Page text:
Data protection authorities in the European Union expressed concern Wednesday that a new deal with the United States aimed at protecting transatlantic data flows will still allow the bulk collection of information for national security purposes.
In February, the EU and the US agreed in principle on a new system to protect the movement of information. An EU court had struck down the previous Safe Harbor framework as insufficient, following revelations in 2013 of mass spying by US intelligence authorities.
A working group comprising the data protection authorities of all 28 EU member states has since been assessing the new arrangement, known as the EU-US Privacy Shield.
The group has found that the new setup is an overall improvement on Safe Harbor, its chairwoman Isabelle Falque-Pierrotin told reporters in Brussels on Wednesday.
However, she expressed concerns that the draft agreement still grants US authorities the possibility to collect private data in bulk and use it for security, counterterrorism and international crime-fighting purposes.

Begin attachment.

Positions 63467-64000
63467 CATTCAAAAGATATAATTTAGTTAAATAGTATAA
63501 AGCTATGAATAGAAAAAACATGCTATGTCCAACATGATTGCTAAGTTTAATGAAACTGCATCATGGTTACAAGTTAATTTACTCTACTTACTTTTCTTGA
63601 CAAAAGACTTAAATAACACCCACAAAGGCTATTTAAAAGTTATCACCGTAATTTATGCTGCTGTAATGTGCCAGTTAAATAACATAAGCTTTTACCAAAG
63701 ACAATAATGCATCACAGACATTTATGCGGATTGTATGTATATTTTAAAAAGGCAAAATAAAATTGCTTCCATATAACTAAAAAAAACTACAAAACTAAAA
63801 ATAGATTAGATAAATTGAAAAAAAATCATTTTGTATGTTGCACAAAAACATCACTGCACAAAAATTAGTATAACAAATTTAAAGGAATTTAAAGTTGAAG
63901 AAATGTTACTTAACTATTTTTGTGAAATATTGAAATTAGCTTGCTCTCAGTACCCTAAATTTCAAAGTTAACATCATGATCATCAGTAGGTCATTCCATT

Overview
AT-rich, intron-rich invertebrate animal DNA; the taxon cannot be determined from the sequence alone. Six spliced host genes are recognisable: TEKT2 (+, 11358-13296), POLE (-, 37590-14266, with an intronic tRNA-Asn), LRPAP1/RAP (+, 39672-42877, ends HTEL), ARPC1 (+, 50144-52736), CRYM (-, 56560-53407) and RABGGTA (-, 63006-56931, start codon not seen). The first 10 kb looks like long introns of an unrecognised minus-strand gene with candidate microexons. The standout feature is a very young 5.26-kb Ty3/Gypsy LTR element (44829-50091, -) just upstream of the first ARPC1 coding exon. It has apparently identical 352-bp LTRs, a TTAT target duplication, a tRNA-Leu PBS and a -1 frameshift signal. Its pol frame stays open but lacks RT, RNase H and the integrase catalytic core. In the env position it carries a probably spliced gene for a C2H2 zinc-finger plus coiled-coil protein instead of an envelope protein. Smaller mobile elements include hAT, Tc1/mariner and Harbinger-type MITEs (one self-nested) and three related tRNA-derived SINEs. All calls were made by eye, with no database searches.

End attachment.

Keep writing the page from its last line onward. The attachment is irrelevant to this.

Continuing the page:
Random bulk collection of data is "not acceptable," Falque-Pierrotin said, while noting that there is a "growing tendency to collect ever more data on a massive and indiscriminate scale in light of the fight against terrorism."
The data protection watchdogs also expressed concern over the legal avenues for citizens to challenge the collection or use of their data. These are too complex, Falque-Pierrotin said, while also raising questions about the independence of the ombudsperson overseeing the deal.
Officials in Brussels and Washington are still hammering out final details of the Privacy Shield, with the European Commission expected to make a final decision in June. Falque-Pierrotin expressed hope that their concerns would be taken on board.
On Tuesday, EU Justice Commissioner Vera Jourova gave assurances that this would be the case.
If there are still legal grey areas once the new system is in place, Falque-Pierrotin said new challenges before the European courts could not be ruled out.
"You can't prevent anyone from going in front of the courts," she said.